Again, there are just too many neat little touches here to account for all of them without making this review ridiculously long. Even if the nanomachine arms are a little wonky, those are still straight out of the novel, so I cannot imagine how the adaptation of the first novel’s final full chapter could have been done any better. This is one of the highlight episodes of the whole Spring 2020 season, not just this series.

All that is left of the first novel at this point are two epilogues. Based on the title for episode 10, it will likely start by adapting the first epilogue, while the second will probably not get adapted until the end of the series. (For anime-only viewers, it involves a big time skip, and most of the second and third novels happen during that time skip.) Thus, this is the conclusion of the opening act, but definitely not the story as a whole.


Fruits Basket the Final ep 9 – As much as I dislike the previous episode, this one worked for me. Tohru really needs someone like Kyo to look out for her, as she seems to lack a self-preservation instinct. Even though she ends up hospitalized, she shows that, in the end, not even a desperate Akito can beat her on the emotional front. And of course we can’t forget the key moment that everyone had been anticipating for ages: love’s first kiss. This was a powerful and effective episode despite the cheap gimmick, and easily the best the series has delivered this season.

Higehiro ep 9 – Quite the surprise here: Sayu’s elder brother is actually quite reasonable and genuinely protective/supportive of Sayu, even if his methods (leaving Sayu unsupervised in circumstances like this?) leave something to be desired. Sayu’s motivation to run is also laid bare by the flashbacks, and it is pretty awful; her friend’s suicide over being bullied because of her association with Sayu was bad enough, but man, her mother is a class act. No matter how much you are inconvenienced, there are some things you just don’t ever say to your kids. Also kudos to Asami for once again coming through as the caring friend.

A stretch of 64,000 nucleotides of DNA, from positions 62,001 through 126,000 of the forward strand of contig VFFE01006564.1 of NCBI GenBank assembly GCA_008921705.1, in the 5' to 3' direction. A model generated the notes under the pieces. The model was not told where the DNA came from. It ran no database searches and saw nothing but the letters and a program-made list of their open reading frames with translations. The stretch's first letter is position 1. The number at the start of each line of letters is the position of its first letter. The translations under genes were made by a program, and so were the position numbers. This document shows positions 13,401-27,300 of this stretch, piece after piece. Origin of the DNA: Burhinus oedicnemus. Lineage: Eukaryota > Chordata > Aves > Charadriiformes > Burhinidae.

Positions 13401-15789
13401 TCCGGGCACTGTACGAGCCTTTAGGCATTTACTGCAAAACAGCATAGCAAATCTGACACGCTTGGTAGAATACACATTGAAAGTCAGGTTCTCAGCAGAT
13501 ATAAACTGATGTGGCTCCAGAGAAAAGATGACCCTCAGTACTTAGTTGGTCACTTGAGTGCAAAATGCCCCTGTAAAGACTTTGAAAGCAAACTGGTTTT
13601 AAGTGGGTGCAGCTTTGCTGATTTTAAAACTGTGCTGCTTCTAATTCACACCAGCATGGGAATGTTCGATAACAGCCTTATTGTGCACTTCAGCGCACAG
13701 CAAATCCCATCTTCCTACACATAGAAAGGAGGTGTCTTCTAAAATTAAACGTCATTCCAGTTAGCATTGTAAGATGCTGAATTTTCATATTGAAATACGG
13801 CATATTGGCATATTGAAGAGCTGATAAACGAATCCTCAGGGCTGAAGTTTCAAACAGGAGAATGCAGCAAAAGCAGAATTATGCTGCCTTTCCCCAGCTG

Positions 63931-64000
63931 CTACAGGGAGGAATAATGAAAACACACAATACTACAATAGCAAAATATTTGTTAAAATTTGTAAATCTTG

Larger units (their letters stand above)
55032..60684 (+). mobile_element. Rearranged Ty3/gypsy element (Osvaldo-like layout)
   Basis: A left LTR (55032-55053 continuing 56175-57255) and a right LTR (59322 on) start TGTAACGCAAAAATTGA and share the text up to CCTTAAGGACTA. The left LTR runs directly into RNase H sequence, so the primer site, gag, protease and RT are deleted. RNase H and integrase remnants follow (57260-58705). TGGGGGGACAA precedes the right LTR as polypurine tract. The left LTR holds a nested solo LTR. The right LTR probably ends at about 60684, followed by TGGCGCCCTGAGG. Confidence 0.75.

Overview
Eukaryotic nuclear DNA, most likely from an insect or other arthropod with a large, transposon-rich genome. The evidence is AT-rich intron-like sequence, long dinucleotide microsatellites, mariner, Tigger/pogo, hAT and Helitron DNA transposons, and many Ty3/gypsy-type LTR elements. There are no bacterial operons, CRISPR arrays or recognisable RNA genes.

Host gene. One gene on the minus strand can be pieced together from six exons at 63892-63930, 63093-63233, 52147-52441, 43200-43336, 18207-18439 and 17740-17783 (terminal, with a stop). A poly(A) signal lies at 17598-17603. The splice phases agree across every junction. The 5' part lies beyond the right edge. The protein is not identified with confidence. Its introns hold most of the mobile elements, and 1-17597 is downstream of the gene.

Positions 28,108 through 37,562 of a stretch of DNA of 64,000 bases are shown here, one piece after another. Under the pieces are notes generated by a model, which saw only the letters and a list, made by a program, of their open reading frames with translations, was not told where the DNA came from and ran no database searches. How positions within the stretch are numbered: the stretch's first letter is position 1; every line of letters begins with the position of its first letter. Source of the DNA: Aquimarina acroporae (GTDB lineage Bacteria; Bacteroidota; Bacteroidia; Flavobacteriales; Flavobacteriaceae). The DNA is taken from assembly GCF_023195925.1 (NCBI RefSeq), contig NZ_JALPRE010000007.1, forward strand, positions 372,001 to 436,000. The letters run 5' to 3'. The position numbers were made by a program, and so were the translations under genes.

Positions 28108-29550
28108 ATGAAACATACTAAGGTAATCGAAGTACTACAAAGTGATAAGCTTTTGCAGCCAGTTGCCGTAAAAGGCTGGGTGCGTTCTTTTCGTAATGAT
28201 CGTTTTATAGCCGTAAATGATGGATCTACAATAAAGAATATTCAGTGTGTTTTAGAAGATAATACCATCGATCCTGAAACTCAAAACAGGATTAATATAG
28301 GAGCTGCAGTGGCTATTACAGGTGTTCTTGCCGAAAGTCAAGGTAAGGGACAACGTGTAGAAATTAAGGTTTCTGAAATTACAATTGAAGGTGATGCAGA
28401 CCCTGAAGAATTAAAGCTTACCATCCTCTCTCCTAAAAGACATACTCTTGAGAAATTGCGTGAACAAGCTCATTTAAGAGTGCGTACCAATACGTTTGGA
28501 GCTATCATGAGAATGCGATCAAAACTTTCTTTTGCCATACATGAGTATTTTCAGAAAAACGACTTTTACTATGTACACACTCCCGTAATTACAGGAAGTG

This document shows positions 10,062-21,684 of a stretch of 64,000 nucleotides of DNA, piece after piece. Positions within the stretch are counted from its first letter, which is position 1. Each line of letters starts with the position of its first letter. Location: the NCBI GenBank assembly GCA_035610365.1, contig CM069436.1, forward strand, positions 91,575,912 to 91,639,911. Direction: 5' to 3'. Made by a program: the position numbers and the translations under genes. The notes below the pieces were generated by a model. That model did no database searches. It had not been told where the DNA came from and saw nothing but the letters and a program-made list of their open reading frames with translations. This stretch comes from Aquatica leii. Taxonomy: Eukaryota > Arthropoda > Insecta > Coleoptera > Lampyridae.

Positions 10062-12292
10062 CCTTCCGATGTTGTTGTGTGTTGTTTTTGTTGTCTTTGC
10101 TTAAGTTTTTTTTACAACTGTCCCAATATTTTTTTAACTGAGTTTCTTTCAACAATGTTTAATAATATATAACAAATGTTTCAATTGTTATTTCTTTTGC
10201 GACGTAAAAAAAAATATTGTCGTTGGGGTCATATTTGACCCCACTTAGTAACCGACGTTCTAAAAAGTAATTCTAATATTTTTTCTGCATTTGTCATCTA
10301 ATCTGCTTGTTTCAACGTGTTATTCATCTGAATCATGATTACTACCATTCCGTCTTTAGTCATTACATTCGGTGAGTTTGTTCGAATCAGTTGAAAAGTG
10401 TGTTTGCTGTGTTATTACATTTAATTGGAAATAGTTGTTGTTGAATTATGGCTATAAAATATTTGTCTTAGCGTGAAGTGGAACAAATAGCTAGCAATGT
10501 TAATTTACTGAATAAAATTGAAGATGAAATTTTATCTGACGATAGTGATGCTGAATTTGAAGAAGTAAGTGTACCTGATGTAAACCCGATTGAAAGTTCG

The Saint’s Magic Power is Omnipotent episode 9 – Seeing the matter involving Prince Kyle and Aira resolved to a certain degree is very satisfying, even if it supposedly makes the prince come off looking better than the source material does. (And Kyle shouldn’t ever underestimate his future bride Elizabeth, as she seems able to see through him.) Feel like that whole situation could have been build up more for dramatic effect, but it’s still nice to see Aira no longer being an afterthought character.

Vivy -Flourite Eye’s Song episode 11 – The revelation of the final boss’s identity – and thus the reason why the AI insurrection happened despite the Singularity Project’s efforts – is an interesting choice, but ultimately the only logical candidate. The irony that Vivy’s success at achieving what no other AI has probably ultimately spurred the uprising in this timeline (I’m guessing it showed the “boss” that humans are no longer needed?) is also implicit. That was also a neat sort-of reappearance from a much earlier character.

Zombie Land Saga Revenge episode 9 – For me, this was maybe the most satisfying episode of the whole series, as it lays out why Yugiri was likely chosen for this project despite being from such an earlier era than the rest; she was a pivotal player in why Saga exists as a prefecture to this day. This also explains why she has settled into this new era without complaint: she gets to see what became of her efforts way back then. The performance at the end of the episode was killer, too; it’s probably my favorite of the series to date. Also, a lot has been discussed in other forums about the picture of Tae in the photographer’s window back in the past, but I’m not sure how much can be made of that since the other girls also appeared in the past in some form or another.